Reference versus copy

I create a simple MWE to demonstrate some kind of reference problem which is leading to unwanted behavior when creating matrices with function elements. Here is the code:

function test()
    zfcts = Any[t -> 0., t -> 0.]
    fcts = Any[t -> sin(t), t -> cos(t)]
    g = Any[]
    push!(g, zfcts)
    push!(g, zfcts)
    g[1][1] = fcts[1]  # sin
    g[2][1] = fcts[2]  # cos
    x = 2.1
    @show g[1][1](x)
    @show (g[2][1](x))
    @show (g[1] === g[2])  # Should  not be true!!!  <<<<<<
    @show (g[1][1] === g[2][1])  # true
    @show (g[1][2] === g[2][2])  # true
    @show (g[1][1] === g[1][2])  # true
    @show (fcts[1] === fcts[2])  # false (as it should be)


I expect

g[1][1] = sin(2.1)
g[2][[1] = cos(2.1)

However, the results are always the same, and equal to fcts[2], the second function define in the fcts list. I thought that push! did a copy.

Here is the code output:

> test()
((g[1])[1])(x) = -0.5048461045998576
((g[2])[1])(x) = -0.5048461045998576
g[1] === g[2] = true
(g[1])[1] === (g[2])[1] = true
(g[1])[2] === (g[2])[2] = true
(g[1])[1] === (g[1])[2] = false
fcts[1] === fcts[2] = false

As usual, any insight is appreciated. I feel as if I should understand this coming from a C++ background, but I clearly am missing something important about functions and push!. Thanks.

Your title implies you know exactly what’s going on here?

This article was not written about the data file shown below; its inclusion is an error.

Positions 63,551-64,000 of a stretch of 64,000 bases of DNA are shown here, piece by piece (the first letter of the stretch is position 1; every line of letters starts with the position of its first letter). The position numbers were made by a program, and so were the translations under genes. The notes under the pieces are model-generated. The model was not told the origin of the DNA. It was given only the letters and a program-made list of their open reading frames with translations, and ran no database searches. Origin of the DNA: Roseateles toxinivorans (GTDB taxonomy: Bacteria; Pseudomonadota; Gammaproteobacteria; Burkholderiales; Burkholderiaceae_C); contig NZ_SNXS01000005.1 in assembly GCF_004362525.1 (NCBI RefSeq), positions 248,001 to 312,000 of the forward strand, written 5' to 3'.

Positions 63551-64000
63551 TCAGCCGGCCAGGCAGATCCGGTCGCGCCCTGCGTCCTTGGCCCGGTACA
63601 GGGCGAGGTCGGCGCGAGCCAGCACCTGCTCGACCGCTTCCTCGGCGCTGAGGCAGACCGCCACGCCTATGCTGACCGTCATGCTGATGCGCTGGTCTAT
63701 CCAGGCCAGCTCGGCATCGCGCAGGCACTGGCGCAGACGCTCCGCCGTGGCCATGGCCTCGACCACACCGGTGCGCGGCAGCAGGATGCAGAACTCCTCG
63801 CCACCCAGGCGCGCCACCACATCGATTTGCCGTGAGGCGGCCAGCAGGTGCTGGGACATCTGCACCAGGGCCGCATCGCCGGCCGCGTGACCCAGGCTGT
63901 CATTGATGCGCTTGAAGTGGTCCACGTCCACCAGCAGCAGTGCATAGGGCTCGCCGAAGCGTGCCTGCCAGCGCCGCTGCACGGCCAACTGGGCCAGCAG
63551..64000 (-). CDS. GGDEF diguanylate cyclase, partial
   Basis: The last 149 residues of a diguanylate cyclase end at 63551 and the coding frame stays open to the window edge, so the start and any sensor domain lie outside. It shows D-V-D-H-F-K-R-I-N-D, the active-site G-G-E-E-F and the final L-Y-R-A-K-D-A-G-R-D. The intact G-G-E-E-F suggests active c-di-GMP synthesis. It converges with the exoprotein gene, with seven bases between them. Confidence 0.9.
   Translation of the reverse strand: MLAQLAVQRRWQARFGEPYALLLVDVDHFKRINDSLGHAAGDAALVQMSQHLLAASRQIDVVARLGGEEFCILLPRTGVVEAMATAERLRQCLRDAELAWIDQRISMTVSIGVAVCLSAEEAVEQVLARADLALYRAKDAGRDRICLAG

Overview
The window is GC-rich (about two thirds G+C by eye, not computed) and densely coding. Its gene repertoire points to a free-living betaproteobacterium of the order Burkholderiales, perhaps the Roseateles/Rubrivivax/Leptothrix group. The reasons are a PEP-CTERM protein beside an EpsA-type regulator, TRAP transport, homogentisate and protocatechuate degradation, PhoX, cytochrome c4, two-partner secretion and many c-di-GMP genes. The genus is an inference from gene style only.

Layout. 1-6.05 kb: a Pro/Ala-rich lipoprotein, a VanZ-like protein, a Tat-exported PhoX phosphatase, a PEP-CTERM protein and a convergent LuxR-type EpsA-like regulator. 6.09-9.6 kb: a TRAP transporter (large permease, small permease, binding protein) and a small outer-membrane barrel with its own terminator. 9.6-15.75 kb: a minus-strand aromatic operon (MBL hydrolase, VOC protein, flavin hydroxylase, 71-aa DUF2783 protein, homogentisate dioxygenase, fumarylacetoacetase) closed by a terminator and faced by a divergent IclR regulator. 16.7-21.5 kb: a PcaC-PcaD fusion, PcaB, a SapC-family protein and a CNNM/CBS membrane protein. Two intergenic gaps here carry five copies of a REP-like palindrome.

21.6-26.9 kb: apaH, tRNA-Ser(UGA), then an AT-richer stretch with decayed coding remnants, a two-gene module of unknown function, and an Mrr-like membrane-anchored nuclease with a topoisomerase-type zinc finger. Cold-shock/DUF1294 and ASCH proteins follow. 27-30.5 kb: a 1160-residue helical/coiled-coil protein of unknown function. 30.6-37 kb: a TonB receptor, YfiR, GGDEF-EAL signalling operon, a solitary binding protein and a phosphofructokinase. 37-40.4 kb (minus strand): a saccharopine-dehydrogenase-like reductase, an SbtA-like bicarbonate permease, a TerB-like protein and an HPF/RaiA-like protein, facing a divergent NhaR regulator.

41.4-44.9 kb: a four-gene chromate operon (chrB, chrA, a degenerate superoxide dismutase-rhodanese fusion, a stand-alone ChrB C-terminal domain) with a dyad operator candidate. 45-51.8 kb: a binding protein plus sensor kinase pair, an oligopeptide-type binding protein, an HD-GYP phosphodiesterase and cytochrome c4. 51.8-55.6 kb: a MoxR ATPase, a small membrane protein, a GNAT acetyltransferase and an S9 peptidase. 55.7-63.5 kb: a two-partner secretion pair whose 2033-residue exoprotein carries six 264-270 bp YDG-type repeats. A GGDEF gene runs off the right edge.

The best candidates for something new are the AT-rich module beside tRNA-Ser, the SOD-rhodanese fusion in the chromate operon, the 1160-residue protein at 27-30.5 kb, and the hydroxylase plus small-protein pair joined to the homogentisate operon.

g is a vector containing two references to the same vector. When you change the first element of that vector, it changes, no matter which reference you use to access it.

My title indicates that I “should” know what is going on.
I just solve the problem (thanks for the push):

push!(g, copy(zfcts))
push!(g, copy(zfcts))

The rest of the code is the same.

Where did you read that push! copies? I can’t find that in the documentation. I would try it, but it appears you already have.

Does push!(g, copy(zfcts)) work?

1 Like

Yes, simply copying the list of functions inside the push! did the trick. Regarding operation of the push, I just assumed. I do not check every little detail in the documentation. I guess it does do a copy: what was copied was the pointer to the beginning of the list of functions (using C++ lingo).

Passing arguments in Julia (as for most languages) works just like assignment (=): it binds a
new name to the same object, it does not copy the object. This not a little detail — it is fundamental to how the language works.

(Of course, a function like push! could internally call copy on its argument before storing it in a data structure, but this is the exception rather than the rule.)

(Nor is Julia’s behavior particularly unusual among languages here.)